August Strindberg wrote his classic play Miss Julie in 1888. It was a controversial play focusing on the inequities between men and women, and between the socio-economic classes. It was also controversial because the writer’s style challenged the theatrical conventions of the time by stressing a contemporary realism that challenged Strindberg’s audiences.
Conceived, adapted and directed by Ken Roht, co-adapted by Erik Patterson, Ken Roht’s Miss Julie(n) is a music/theater adaptation that focuses on the inequity between gay and straight men, while factoring in the struggles between the haves and have-nots. Julien is a desperate and lonely gay young man, shunned by his father and his servants. Jean is a straight servant willing to do anything to improve his station. Jean’s fiancée Christine adamantly adheres to convention and to unforgiving religiosity, and the abstract chorus of singing and dancing servants creates a quite but relentless chaos that compounds the psychic confusion of the lead characters. So, except for the change of sex and sexuality of the title character, this adaptation is quite true to the initial writings and intentions of Strindberg.
Roht says “Years ago I saw the Mike Figgis movie production of Miss Julie, starring Saffron Burrows, and knew that I had to play the part of Miss Julie. I understood her pain and confusion somehow. So many years have past, I got too old to play the role, and several attempts to mount the play have been unsuccessful, mostly because I couldn’t find just the right guys to play the leads. I have the right guys now, both rather competitive athletes/performers, and I’m thrilled to pit them against one another.”
This production will take place in Clare Graham’s magical gallery space, the MorYork Gallery, and will run for twelve performances only, from February 21—March 10, 2013.
Graham is a sculptor, and is a collector of important art and an abundance of whimsical oddities. This location creates the perfect surrealist environment for Ken Roht’s Miss Julie(n). Almost every inch of the fantastical gallery will be explored and exploited.
This production features Jonny Rodgers (Julien) and Dylan Kenin (Jean), along with Erica Rice as Christine. The chorus includes Patty Cornell, Raul Clayton Staggs, Silvie Zamora, Michael Bonnabel, Jamie Hebert, Lucie McGrane and Sienna Beckman.
Ken Roht’s Miss Julie(n)
A dance-theater adaptation of Strindberg’s classic play Miss Julie.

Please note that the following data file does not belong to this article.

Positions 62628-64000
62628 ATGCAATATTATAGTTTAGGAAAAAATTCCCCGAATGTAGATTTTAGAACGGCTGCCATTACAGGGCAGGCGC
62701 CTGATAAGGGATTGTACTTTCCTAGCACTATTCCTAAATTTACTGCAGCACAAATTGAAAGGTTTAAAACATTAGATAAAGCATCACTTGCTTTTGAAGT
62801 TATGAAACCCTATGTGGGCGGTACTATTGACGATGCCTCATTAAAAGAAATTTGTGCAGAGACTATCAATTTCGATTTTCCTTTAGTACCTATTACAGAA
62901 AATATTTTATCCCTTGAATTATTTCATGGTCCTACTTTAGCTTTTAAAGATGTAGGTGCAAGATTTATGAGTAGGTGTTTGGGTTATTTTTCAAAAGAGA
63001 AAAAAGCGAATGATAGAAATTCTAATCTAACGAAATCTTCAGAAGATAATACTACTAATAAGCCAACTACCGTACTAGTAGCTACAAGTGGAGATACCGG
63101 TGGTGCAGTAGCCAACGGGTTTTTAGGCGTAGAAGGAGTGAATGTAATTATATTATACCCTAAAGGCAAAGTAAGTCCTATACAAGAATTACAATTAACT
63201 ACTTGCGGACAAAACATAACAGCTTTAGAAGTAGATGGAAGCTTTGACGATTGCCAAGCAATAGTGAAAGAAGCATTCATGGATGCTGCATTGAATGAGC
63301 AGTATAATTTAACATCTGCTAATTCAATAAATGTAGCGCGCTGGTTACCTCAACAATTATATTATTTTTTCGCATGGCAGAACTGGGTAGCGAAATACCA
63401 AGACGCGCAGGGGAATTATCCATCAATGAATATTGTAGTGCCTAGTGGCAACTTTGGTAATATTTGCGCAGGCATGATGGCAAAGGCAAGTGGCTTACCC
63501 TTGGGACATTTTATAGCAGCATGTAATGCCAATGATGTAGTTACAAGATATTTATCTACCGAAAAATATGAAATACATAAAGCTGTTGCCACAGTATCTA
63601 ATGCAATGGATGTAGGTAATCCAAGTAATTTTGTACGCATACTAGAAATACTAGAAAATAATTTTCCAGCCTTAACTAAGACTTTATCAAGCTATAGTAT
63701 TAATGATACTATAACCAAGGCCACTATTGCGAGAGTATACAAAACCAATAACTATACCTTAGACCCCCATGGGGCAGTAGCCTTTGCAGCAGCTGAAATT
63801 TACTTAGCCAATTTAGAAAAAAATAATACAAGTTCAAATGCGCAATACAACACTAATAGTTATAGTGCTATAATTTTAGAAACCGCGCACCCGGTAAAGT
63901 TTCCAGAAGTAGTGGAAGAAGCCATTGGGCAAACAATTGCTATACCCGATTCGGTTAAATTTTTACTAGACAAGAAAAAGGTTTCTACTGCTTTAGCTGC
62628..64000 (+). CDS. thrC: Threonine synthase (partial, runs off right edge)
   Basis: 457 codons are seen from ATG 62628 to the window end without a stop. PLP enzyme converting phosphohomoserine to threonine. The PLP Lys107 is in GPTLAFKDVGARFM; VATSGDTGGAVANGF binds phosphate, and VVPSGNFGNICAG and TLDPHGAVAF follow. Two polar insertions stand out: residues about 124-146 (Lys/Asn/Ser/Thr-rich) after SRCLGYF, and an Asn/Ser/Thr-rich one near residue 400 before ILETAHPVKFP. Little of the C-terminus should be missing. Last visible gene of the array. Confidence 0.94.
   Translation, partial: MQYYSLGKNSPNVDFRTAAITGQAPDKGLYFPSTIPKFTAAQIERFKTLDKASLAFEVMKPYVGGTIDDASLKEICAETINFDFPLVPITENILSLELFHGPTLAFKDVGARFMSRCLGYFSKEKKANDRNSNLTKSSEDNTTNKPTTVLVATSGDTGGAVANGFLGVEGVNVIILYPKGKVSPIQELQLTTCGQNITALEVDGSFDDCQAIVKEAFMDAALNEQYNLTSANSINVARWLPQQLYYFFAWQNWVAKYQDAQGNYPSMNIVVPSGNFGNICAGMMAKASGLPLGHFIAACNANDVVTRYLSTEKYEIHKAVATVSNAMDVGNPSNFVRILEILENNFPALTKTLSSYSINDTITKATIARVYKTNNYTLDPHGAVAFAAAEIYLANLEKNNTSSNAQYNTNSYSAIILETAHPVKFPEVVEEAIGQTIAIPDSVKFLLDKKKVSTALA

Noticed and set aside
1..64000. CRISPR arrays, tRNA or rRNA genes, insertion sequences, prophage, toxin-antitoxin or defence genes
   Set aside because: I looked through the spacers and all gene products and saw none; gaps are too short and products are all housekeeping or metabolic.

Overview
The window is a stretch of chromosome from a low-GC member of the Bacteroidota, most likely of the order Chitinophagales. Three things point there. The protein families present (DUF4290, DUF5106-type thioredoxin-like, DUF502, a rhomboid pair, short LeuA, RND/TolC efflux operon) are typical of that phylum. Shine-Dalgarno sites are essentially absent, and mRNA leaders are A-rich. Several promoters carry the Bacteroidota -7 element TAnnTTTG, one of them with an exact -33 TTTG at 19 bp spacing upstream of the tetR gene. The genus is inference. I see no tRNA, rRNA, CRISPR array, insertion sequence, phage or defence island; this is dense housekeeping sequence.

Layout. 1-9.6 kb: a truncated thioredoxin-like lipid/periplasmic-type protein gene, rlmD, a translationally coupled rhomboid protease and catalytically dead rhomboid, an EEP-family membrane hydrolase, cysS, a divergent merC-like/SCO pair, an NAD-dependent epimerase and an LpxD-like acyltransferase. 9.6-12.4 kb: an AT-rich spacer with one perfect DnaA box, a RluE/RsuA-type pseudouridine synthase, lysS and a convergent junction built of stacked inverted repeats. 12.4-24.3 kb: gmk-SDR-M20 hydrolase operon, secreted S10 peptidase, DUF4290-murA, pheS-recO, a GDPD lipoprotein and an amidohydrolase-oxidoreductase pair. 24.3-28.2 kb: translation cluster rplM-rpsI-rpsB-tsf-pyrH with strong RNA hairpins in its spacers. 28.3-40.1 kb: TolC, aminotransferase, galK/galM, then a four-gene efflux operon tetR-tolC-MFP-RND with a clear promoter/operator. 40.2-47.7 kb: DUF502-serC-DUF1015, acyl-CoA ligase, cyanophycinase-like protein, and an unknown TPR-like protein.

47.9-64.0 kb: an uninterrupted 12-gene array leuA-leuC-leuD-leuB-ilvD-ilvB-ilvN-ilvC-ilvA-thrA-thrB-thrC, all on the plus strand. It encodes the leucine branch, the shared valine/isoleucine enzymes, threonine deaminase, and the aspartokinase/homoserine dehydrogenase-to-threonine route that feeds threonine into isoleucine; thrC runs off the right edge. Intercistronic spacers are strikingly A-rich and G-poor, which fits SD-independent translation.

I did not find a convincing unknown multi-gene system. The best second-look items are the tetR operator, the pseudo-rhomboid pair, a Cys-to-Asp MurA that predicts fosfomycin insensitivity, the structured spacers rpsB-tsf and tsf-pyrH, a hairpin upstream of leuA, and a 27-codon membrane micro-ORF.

4959 York Blvd,
Highland Park, CA 90042
Runs: February 21—March 10, 2013
Twelve performances only.
Performances: Thursday-Sunday, 8PM
All shows, including Sunday, are at 8PM.
$20.00 ***CASH ONLY***
(The first two Sundays are Pay-What-You-Can at the door, CASH ONLY.)
Wednesday February 20, 2013, 8PM.
Dress Rehearsal/Champagne Fundraiser… $40… CASH ONLY
TICKETS: Purchase online here or call 323.515.2482
About the Artist:
Ken Roht is a music theater auteur from Los Angeles. Most recently completed his first musical feature film, The Bloody Indulgent, a crass vampire film starring Kevin Richardson of the Backstreet Boys. His 99cent holiday spectacles have become a tradition in Los Angeles, having created seven original musicals in eight years. He is currently in pre-production for his next film musical, Perfect Cowboy, about two gay fathers bringing up a straight country western singer in a rural community. As writer/director/ choreographer: Permissible Union, L.A. Grand Performances, a chamber opera about a hypocritical, closeted politician; Last Resort, REDCAT, a chamber opera about two whimsical, Beckettian lovers facing the end of the world; the 99c Holiday Shows, Evidence Room and Bootleg Theater, LA. Granted by Plum Foundation, Good Works Foundation, L.A. Department of Cultural Affairs, Audrey Skirball-Kenis, L.A. County Arts Commission and Durfee Foundation. As a director/choreographer: Offenbach!!!, Bard Summerscape, New York; The Breast of Tiresias/Tears of a Knife, The Good Soldier Schweik, Long Beach Opera: and Donovan Leitch’s Dark Root of the Dream, a Gypsy Musical, Largo at the Coronet. As a choreographer for opera: 360–Don Giovanni Finale, New York Philharmonic; Monodramas, New York City Opera, director Michael Counts (with another Counts/NYCO collaboration in Spring of 2013, Rossini’s Moses in Egypt; Die Liebe der Danae, Bard Summerscape, director Kevin Newbury; Verdi’s Macbeth, Boston Lyric Opera, director David Schweizer; Ricky Gordon’s Orpheus and Euridice, Long Beach Opera, director Andreas Mitisek. As a choreographer for theater: The Shaggs, History of the World, Playwrights Horizons-N.Y., Lookingglass Theater-Chicago, Inside the Ford; American Night, Yale Rep, La Jolla Playhouse; Aristophanes’ Peace, Getty Villa; Imaginary Invalid, American Night, Midsummer Nights Dream, Servant of Two Masters, On the Razzle, Two Gentlemen of Verona, Oregon Shakespeare Festival; Stones in His Pocket, Mark Taper Forum; Little Night Music, Midsummer Nights Dream, Corpus Habeas, South Coast Repertory; So Long Ago I Can’t Remember, Gale Gates, et al; Quotations from a Ruined City, Bogeyman, Father was a Peculiar Man, Minamata, Peep Show, Reza Abdoh’s Dar a Luz.